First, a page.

Martin Luther King, Jr. on Poverty


ALEXANDRIA, Virginia – This Monday marked a federal holiday that commemorates the birthday of Martin Luther King, Jr., the pastor and activist who played a leading role in the African-American Civil Rights Movement. Apart from fighting segregation and discrimination against African Americans, King also dreamed about putting an end to poverty for everyone.

According to the Martin Luther King, Jr. Center for Nonviolent Social Change – a nonprofit organization formed by Coretta Scott King, the wife of King from 1953 until his assassination in 1968 – poverty, racism and militarism are the “Triple Evils” that “stand as barriers to our living in the Beloved Community.” King described the Beloved Community as a peacefully coexisting world that can be acquired once the masses commit themselves to learn and understand the philosophy and methods of nonviolence.

King’s ability to lead protests without resorting to violence eventually led to his nomination for the Nobel Peace Prize. In 1964, one day after receiving the award at the University of Oslo, he delivered a lecture titled, “The Quest for Peace and Justice” in the same auditorium. It turned out that King had a lot to say about poverty.

“This problem of poverty is not only seen in the class division between the highly developed industrial nations and the so-called underdeveloped nations; it is seen in the great economic gaps within the rich nations themselves,” said King. Later in the lecture, he said that rich nations have the moral obligation to use their large sources of wealth to “develop the underdeveloped, school the unschooled, and feed the unfed.”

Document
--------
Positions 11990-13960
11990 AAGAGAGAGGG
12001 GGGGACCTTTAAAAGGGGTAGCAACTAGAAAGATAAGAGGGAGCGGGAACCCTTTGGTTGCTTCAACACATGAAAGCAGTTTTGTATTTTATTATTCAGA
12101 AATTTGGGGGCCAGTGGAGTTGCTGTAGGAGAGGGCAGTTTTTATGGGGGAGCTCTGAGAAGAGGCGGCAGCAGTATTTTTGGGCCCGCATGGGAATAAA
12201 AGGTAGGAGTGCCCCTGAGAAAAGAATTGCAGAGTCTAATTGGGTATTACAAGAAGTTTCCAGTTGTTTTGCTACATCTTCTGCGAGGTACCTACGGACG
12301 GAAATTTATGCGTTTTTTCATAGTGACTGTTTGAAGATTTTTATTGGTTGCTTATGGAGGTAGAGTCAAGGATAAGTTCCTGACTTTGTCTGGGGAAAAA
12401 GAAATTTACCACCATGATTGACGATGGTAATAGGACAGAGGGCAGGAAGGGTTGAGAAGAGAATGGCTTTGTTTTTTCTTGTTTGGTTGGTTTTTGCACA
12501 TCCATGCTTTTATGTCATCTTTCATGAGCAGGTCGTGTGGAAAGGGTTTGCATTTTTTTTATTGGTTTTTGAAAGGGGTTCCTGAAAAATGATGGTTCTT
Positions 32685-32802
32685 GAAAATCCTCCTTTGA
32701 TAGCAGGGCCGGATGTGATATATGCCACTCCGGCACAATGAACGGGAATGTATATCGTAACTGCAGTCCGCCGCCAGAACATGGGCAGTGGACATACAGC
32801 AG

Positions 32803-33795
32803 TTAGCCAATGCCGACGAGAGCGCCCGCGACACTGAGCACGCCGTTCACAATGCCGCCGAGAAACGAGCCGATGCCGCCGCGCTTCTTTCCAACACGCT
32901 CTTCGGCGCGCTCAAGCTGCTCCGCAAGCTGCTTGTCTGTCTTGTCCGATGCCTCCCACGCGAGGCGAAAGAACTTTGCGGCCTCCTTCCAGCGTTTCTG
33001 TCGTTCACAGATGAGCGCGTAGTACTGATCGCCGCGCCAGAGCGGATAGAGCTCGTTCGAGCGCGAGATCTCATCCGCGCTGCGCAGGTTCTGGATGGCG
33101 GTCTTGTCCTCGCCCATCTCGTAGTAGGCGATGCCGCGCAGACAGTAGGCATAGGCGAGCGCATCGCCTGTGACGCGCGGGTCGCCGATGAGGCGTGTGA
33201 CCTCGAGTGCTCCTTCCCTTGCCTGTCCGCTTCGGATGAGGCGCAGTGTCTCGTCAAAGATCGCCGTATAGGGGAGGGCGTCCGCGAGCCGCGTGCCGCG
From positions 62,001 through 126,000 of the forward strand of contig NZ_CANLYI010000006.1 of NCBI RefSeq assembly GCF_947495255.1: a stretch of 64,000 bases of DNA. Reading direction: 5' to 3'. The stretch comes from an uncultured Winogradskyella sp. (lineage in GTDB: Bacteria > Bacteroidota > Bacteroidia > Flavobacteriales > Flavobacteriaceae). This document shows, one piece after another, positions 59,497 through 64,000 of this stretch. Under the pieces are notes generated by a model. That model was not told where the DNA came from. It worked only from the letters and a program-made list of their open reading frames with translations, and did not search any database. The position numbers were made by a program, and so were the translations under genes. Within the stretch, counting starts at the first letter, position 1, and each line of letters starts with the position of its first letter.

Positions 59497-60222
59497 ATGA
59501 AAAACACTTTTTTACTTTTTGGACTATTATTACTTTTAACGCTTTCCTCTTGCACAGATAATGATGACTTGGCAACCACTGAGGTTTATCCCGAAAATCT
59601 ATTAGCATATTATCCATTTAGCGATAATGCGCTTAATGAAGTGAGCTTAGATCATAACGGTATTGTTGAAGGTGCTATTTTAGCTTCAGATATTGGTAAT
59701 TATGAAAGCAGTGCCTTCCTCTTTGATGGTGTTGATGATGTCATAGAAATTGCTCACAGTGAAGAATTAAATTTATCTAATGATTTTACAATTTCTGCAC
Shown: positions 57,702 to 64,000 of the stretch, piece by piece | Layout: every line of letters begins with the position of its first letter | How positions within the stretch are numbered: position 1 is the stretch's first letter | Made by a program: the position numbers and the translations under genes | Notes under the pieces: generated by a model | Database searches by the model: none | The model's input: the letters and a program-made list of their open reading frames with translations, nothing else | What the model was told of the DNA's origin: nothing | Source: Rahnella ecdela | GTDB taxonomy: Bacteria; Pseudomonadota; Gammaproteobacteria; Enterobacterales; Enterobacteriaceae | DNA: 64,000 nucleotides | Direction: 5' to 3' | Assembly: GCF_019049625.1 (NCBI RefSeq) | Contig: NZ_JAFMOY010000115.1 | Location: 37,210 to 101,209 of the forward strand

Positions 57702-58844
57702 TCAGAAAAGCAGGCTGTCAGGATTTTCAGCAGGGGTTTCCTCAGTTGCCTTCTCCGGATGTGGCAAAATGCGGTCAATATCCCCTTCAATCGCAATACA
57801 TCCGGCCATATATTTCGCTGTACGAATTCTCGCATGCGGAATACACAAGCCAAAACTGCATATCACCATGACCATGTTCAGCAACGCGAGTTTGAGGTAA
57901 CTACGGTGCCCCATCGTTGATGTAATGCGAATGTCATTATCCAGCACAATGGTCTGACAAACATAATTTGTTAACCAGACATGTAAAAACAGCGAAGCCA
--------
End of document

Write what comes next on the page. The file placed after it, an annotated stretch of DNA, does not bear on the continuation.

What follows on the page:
But what exactly was King’s solution to poverty? To eradicate poverty, the government must provide every American with a guaranteed, middle-class income. Such policy would ensure that each American is given a certain amount of money to spend annually.

The concept of the middle-class income is well explained in “Where Do We Go From Here: Chaos or Community,” the last book written by King in 1967:

“The problem [of poverty]indicates that our emphasis must be two-fold. We must create full employment or we must create incomes. People must be made consumers by one method or the other.”

According to King, this did not mean that the government should give checks to people who do not work. Instead, the government would be responsible for creating jobs and more importantly, would need to provide a basic standard of living for everyone in America.

It was not until 1968, a short time before his assassination, when King and the Southern Christian Leadership Conference finally took action against poverty and organized the Poor People’s Campaign. The group aimed to unite poor people from all over the nation and bring them to Washington to gain the attention of Congress and the Johnson administration. However, King was killed before being able to lead the march himself.

Although no bill was ever passed resembling the demands of the PPC or King’s economic plan in his 1967 book, the ideas are still relevant in today’s context since roughly 15 percent of the American population live below the poverty line. Since people pay tribute to King’s successes on Martin Luther King, Jr. Day, there is no reason to forget that he still had one more unfinished dream about putting an end to poverty at home and abroad.

– Juan Campos

Sources: The King Center,, The Atlantic
Photo: Parade


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